Equations of All Kinds of Lines
In previous lessons, students have studied lines with positive and negative slope and have learned to write equations for them, usually in the form \(y = mx + b\). In this lesson, students extend their previous work to include equations for horizontal and vertical lines. Horizontal lines can still be written in the form \(y = mx + b\) but because \(m = 0\) in this case, the equation simplifies to \(y = b\). Students interpret this to mean that, for a horizontal line, the \(y\) value does not change, but \(x\) can take any value. This structure is identical for vertical lines except that now the equation has the form \(x = a\) and it is \(x\) that is determined while \(y\) can take any value.
Note that the equation of a vertical line cannot be written in the form \(y = mx + b\). It can, however, be written in the form \(Ax + By = C\) (with \(B\) = 0). This type of linear equation will be studied in greater detail in upcoming lessons. In this lesson, students encounter a context where this form arises naturally: if a rectangle has length \(\ell\) and width \(w\) and its perimeter is 50, this means that \(2\ell + 2w = 50\).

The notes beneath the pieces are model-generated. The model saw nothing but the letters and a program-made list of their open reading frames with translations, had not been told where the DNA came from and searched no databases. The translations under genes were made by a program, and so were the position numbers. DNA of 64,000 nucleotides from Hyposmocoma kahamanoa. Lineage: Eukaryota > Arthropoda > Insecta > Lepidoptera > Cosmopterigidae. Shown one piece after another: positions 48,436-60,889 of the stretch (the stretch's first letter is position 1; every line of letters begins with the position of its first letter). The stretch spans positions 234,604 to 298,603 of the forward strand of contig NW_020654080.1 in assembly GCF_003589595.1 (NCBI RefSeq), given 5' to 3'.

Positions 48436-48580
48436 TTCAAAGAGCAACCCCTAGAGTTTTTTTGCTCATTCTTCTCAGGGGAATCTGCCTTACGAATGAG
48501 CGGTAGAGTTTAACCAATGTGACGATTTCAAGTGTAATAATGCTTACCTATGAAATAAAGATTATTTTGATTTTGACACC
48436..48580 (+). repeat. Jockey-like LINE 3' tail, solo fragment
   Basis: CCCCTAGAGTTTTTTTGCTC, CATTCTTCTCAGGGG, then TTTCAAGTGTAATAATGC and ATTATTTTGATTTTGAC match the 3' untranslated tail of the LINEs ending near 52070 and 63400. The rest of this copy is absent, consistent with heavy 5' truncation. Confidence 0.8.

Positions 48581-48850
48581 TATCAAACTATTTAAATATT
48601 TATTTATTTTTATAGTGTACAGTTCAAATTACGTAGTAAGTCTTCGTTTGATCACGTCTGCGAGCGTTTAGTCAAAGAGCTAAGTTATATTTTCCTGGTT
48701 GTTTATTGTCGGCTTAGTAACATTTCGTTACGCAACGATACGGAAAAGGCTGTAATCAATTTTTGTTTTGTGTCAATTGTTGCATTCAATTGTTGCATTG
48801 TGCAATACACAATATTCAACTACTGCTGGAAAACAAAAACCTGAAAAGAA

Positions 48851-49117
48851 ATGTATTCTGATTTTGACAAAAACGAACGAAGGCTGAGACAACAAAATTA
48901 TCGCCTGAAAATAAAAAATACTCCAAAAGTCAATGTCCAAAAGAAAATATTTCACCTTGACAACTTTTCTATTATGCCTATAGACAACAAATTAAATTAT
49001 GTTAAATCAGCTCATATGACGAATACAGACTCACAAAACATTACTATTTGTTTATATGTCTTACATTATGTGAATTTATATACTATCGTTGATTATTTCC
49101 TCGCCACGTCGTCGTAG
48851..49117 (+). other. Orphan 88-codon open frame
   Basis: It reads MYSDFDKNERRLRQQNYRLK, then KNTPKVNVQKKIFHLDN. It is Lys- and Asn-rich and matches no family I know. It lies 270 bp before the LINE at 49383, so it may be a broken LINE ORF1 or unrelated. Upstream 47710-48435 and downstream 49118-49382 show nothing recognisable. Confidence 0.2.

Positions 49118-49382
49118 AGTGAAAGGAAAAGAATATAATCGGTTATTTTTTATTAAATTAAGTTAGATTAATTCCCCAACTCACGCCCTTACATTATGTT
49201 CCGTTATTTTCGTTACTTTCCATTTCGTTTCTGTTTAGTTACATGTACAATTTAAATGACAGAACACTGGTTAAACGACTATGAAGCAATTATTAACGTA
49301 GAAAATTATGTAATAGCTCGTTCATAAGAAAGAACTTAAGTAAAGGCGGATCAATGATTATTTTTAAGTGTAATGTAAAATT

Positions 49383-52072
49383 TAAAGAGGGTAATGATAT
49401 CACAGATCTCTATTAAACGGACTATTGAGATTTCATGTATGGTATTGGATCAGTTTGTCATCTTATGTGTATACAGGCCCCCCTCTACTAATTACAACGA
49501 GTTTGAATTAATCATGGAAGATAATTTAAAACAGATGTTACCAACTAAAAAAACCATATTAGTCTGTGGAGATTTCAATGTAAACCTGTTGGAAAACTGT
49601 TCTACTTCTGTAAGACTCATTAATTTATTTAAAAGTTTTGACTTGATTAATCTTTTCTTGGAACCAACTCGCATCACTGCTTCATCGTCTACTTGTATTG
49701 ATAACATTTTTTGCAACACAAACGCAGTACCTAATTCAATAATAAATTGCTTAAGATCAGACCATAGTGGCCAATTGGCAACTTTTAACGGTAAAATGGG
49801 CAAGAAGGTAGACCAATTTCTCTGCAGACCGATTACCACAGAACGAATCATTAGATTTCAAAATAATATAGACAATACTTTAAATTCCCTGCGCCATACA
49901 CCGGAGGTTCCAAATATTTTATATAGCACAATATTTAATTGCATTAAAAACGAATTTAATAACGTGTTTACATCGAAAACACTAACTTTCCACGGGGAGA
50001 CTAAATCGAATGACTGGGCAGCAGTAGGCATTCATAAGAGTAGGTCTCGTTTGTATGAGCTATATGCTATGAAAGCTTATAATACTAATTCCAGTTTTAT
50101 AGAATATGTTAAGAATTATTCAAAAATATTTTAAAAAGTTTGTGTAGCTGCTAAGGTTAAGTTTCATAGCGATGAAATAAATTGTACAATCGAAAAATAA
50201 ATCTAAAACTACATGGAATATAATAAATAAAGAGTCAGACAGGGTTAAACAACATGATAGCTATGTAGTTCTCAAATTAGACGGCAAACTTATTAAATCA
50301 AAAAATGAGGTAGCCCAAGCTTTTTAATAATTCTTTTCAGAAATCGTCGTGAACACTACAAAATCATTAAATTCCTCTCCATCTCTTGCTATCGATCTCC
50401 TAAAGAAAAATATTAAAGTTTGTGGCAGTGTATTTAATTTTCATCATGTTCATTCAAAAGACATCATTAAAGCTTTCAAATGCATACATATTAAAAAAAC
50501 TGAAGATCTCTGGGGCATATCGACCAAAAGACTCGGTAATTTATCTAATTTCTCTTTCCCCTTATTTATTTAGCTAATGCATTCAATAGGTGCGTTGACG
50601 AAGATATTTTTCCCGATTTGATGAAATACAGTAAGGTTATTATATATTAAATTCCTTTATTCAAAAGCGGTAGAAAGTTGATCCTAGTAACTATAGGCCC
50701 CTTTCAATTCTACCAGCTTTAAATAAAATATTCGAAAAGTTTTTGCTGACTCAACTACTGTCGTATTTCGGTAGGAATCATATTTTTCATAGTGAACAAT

- Comprehend that for the graph of a vertical or horizontal line, one variable does not vary, while the other can take any value.
- Create multiple representations of linear relationship, including a graph, equation, and table.
- Generalize (in writing) that a set of points of the form $(x,b)$ satisfy the equation $y=b$ and that a set of points of the form $(a,y)$ satisfy the equation $x=a$.
Let’s write equations for vertical and horizontal lines.
Take a piece of string 50 centimeters long and tie the ends together to be used as demonstration in the third activity.
- I can write equations of lines that have a positive or a negative slope.
- I can write equations of vertical and horizontal lines.
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